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The first two volumes of a detailed study on past, present and future energy use in Scotland have been released....
The first two volumes of a detailed study on past, present and future energy use in Scotland have been released.

The first part of the Scottish Executive Energy Study maps energy generation and consumption over the twelve years to 2002 and is intended to inform decisions on Scotland's power options.

Key findings include:

Overall energy consumption over the survey period in Scotland dropped by more than two per cent;

Total CO2 emissions fell by 5.2 per cent from 46.1 to 44.1 Million Tonnes (Mt).

Consumption by the domestic, transport and service sectors rose significantly, offset by a 30 per cent drop by industry; and

That the pattern of electricity generation in Scotland in 2002 was as follows:

Nuclear 36 per cent

Coal 33 per cent

Gas 20 per cent

Hydro 8 per cent

Other renewables 3 per cent

Renewable energy supply rose by around 13 per cent over the period

Deputy minister for enterprise Allan Wilson said:

'This study will support the Executive's policy making in a number of key areas including energy supply and demand policy, climate change, energy efficiency, sustainable development and renewable energy.

'Electricity generation from renewables is increasing and we are making further progress towards meeting our target by increasing Scotland's potential to develop marine energy.

'These figures demonstrate the challenge of maintaining security of supply, without becoming over-dependent on imports.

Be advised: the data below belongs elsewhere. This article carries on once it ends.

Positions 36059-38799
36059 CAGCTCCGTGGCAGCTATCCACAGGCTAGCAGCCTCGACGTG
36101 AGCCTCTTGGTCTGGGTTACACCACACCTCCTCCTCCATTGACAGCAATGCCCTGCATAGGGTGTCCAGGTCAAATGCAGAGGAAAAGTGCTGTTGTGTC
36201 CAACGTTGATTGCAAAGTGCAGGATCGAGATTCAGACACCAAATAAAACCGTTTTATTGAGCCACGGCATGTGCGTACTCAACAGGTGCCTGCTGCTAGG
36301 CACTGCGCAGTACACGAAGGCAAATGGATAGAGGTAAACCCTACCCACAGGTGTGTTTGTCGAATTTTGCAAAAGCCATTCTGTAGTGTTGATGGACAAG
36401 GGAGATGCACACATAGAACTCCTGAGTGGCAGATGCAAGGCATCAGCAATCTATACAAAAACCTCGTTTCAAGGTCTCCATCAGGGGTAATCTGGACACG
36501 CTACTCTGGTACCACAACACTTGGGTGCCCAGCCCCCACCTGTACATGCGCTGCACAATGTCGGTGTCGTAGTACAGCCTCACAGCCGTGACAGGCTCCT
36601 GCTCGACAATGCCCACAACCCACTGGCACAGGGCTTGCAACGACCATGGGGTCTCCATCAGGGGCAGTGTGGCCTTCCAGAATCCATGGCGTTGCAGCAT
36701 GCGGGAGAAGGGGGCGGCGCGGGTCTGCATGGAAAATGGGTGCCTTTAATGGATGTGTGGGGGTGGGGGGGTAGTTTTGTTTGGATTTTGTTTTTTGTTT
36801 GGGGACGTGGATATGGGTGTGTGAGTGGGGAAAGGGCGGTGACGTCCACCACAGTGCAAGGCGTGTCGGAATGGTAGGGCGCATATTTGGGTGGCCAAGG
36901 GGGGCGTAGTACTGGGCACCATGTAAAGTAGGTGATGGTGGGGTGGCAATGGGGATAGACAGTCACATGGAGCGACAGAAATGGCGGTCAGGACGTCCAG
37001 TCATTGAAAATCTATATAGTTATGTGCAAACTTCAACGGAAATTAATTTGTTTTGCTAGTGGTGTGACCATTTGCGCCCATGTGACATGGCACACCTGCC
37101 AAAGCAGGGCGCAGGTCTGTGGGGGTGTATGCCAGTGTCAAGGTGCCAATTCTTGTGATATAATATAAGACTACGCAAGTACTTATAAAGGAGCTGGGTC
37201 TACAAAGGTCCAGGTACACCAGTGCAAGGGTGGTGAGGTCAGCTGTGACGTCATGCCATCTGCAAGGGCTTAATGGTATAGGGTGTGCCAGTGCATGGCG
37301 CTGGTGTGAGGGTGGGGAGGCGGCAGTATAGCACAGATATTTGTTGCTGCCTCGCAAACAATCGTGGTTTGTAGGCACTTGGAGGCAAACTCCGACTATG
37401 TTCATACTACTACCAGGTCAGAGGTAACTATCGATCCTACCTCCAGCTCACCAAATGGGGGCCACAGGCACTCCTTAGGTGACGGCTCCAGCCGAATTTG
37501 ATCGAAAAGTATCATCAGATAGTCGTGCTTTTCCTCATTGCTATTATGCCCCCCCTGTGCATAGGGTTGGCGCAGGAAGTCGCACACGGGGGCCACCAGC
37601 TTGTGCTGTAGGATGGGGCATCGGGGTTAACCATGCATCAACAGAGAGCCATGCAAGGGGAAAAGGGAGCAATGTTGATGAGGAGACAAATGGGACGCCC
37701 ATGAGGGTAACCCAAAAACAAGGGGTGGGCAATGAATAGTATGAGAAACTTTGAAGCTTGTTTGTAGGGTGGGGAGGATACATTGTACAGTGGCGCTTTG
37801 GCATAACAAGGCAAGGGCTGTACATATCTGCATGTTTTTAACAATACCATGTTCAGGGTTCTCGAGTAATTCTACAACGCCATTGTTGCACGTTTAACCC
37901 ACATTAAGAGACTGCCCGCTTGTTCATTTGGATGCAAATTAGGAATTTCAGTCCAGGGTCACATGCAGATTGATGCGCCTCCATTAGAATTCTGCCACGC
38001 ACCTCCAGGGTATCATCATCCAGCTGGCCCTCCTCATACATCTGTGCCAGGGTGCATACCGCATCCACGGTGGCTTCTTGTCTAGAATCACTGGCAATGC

'At the same time, we have an absolute obligation to pursue policies which will lead to a reduction in carbon emissions.

'For these reasons, the debate over the energy review is at least as important to Scotland as to any other part of the UK.

'We have set ambitious targets to have 18 per cent of electricity generated in Scotland come from renewable sources by 2010 and 40 per cent by 2020.

'I have every confidence that our targets will be met.'

Deputy minister for environment Rhona Brankin added:

'We recently launched a strategy to set out actions for government, business and consumers to reduce our global environmental impact, or 'footprint'.

'Reducing our CO2 emissions and moving towards renewable energy is very much a part of that goal and I welcome today's study as a stepping stone for further action to be taken.'

The publication marks volumes one and two of the overall study. The remaining volumes will be published in 2006.

The study has been carried out by AEA Technologies following a commission by the Executive in July 2004. On supply, the study investigates the supply and distribution of oil, gas, coal and nuclear in all energy-use areas such as the generation of electrical power. It also analyses the current impact of renewable energy, its projected use, the current state and opportunities for embedded generation.

On demand, it examines energy use in all end use sectors, ie the industrial, business, service, domestic, transport and agricultural.

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